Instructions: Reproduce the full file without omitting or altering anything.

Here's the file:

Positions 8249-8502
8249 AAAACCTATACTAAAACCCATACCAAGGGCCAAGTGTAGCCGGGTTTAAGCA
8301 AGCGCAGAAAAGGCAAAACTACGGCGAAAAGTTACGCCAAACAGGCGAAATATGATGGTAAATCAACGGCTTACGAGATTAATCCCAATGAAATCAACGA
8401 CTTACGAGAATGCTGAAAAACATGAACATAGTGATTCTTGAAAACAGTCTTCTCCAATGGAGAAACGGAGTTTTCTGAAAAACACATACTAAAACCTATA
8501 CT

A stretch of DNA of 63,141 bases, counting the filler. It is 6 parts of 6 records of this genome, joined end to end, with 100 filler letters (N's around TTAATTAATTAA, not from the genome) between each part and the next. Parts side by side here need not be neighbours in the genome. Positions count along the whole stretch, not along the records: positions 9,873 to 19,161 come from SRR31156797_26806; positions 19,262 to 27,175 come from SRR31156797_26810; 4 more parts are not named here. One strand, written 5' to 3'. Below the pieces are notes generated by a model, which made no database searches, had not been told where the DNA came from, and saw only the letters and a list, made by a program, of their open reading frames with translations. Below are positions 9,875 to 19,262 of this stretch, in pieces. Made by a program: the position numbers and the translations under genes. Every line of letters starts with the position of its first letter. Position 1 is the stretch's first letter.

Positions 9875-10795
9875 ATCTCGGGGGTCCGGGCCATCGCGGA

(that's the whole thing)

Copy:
Positions 8249-8502
8249 AAAACCTATACTAAAACCCATACCAAGGGCCAAGTGTAGCCGGGTTTAAGCA
8301 AGCGCAGAAAAGGCAAAACTACGGCGAAAAGTTACGCCAAACAGGCGAAATATGATGGTAAATCAACGGCTTACGAGATTAATCCCAATGAAATCAACGA
8401 CTTACGAGAATGCTGAAAAACATGAACATAGTGATTCTTGAAAACAGTCTTCTCCAATGGAGAAACGGAGTTTTCTGAAAAACACATACTAAAACCTATA
8501 CT

A stretch of DNA of 63,141 bases, counting the filler. It is 6 parts of 6 records of this genome, joined end to end, with 100 filler letters (N's around TTAATTAATTAA, not from the genome) between each part and the next. Parts side by side here need not be neighbours in the genome. Positions count along the whole stretch, not along the records: positions 9,873 to 19,161 come from SRR31156797_26806; positions 19,262 to 27,175 come from SRR31156797_26810; 4 more parts are not named here. One strand, written 5' to 3'. Below the pieces are notes generated by a model, which made no database searches, had not been told where the DNA came from, and saw only the letters and a list, made by a program, of their open reading frames with translations. Below are positions 9,875 to 19,262 of this stretch, in pieces. Made by a program: the position numbers and the translations under genes. Every line of letters starts with the position of its first letter. Position 1 is the stretch's first letter.

Positions 9875-10795
9875 ATCTCGGGGGTCCGGGCCATCGCGGA